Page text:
LONDON — With Trinny in the room, who needs an influencer, celebrity or makeup artist to move product?
Whether she’s telling TV audiences how she would lie on tin foil “and fry like a chicken” to get tan; blasting her grays with touch-up spray in an online “hair zhuzh” tutorial; or smushing her bestselling Miracle Blur into the little scars and wrinkles on her upper lip, Trinny Woodall is proving a singular force in beauty — and she’s building momentum by the month.
The 57-year-old Woodall was already leaning into her physical imperfections and difficult past — on TV, YouTube and online — long before Sheryl Sandberg wrote her book, and has been building a multimillion-pound makeup and skin care brand inspired by those flaws, and helping other women overcome their own insecurities.
The COVID-19 pandemic has accelerated that growth: Trinny London is set to report revenue of 45 million pounds this year, and was profitable as of September. The pandemic has also proven how forward-thinking Woodall has been with regard to diversity, inclusion, individuality and personalization in the beauty sphere.
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On the Trinny London site there are portraits of more than 100 women, aged 18 to 80 with a variety of skin tones and textures, eye and hair colors. Her how-to and makeover videos are wacky and self-deprecating, but also informative and comforting to anyone who might be feeling bad about their puffy under-eyes, spotty complexion or apparent lack of cheekbones.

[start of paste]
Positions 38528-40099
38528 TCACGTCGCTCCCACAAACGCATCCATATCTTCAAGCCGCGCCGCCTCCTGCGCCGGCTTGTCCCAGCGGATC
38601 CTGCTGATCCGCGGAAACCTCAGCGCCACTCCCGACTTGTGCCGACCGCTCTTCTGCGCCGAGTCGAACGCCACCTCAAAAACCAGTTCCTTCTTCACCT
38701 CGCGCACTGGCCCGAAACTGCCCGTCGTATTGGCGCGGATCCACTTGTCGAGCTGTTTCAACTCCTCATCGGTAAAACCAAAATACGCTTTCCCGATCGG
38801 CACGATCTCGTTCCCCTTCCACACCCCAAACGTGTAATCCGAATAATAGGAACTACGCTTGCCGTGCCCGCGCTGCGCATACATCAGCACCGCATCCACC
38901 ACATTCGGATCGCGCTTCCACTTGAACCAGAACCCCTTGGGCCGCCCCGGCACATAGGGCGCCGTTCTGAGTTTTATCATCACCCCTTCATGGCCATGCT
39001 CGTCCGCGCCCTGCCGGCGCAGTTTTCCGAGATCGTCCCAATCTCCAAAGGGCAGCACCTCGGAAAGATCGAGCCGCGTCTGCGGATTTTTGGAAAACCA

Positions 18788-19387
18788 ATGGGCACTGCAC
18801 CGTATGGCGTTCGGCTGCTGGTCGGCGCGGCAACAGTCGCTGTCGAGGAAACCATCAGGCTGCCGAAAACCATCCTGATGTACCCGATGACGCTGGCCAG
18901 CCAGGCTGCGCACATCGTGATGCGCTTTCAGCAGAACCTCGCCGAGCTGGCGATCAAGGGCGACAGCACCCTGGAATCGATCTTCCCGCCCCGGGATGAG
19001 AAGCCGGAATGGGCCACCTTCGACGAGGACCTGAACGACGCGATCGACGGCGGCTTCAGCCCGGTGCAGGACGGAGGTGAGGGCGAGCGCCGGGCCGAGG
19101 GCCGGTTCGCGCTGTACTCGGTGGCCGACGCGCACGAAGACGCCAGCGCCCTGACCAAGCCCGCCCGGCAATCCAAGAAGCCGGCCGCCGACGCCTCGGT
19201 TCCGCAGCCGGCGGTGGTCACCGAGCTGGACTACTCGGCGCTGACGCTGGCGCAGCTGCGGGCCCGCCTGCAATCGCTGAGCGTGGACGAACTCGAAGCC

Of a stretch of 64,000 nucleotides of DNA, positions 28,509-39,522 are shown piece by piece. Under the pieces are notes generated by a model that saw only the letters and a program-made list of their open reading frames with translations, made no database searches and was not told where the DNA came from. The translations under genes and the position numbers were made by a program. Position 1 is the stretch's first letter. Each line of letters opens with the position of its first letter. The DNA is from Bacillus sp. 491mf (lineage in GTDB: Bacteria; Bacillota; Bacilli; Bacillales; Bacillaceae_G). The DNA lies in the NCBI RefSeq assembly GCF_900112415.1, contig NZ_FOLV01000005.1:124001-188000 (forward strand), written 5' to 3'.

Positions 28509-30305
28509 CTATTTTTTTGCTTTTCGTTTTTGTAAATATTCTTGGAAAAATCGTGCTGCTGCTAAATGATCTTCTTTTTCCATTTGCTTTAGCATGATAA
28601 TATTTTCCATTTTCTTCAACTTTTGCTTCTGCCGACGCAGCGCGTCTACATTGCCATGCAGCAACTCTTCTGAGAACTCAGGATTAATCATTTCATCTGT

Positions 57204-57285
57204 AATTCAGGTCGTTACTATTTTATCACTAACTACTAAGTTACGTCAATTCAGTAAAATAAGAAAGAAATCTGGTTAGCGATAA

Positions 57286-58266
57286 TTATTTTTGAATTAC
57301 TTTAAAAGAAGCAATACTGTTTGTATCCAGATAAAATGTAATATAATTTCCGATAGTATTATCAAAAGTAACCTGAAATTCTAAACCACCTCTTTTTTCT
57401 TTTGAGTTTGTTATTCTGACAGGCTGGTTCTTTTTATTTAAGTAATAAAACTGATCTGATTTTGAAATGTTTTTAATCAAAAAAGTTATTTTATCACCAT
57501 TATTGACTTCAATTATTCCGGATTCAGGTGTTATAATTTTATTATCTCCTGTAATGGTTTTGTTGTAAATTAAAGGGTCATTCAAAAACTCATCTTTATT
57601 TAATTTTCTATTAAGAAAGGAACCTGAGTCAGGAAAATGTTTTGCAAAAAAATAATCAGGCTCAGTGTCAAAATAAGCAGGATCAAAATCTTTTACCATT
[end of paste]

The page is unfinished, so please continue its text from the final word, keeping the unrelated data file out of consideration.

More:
Woodall is a big part of the brand’s marketing, chatting with makeup artists or advising women about a makeover. Often, she just talks to the camera as she scrubs, rubs, dabs or blow-dries. “Sometimes we all wake up feeling like s–t, so it’s about not trying to be too polished because that’s not the life we live today,” she said of her videos.
“I will have pictures of me looking absolutely s–t, and those are the ones that perform the best, rather than the ones where I’m all polished,” said Woodall during an interview at her sunny open-plan headquarters off the King’s Road in Chelsea. “We are a premium brand, but I want people to immediately see approachability.”
She noted that while her chief marketing officer may want to acquire more customers, Woodall’s own goal is for a woman to feel better about herself after she’s interacted with the Trinny London brand.
From the start, she said she always wanted a “solid returning customer who really is vested in the brand, who wants to grow with us. My question always was ‘How do I create that?’”
During a face-to-face interview she’s aglow: no spots, no under-eye bags and a halo of messy chic hair. She’s dressed in a long baby blue coat and wide-legged, cropped jeans from Zara, a floaty Roksanda blouse with statement sleeves, and platform sneakers.
A maelstrom of energy, glamour and throaty talk, she believes this is a pivotal moment for the brand, which she launched in 2017 with money from friends, family, former colleagues and Unilever Ventures, the private equity and venture capital arm of Unilever that finances early-stage companies in personal care and digital.
Her vision is to be “the leader in personalization,” a segment of the market that Woodall argues is underdeveloped. She said there are launches in the pipeline for 2022 that will not only accelerate sales, but also break new ground with regard to personalization in beauty.
Woodall, a household name in the U.K. who’s had multiple professional lives — entrepreneur, TV personality, YouTuber, author, newspaper columnist and fashion makeover expert — believes it’s her moment, and Trinny London is the business she was meant to run.
“This is the one. I was getting ready for this, everything else was a dress rehearsal,” she said.
Woodall has always wanted women to take control of their makeup choices, and launched her direct-to-consumer business with a color test called Match2Me, an online questionnaire that helps people pick the right products for their skin tone, hair and eye color.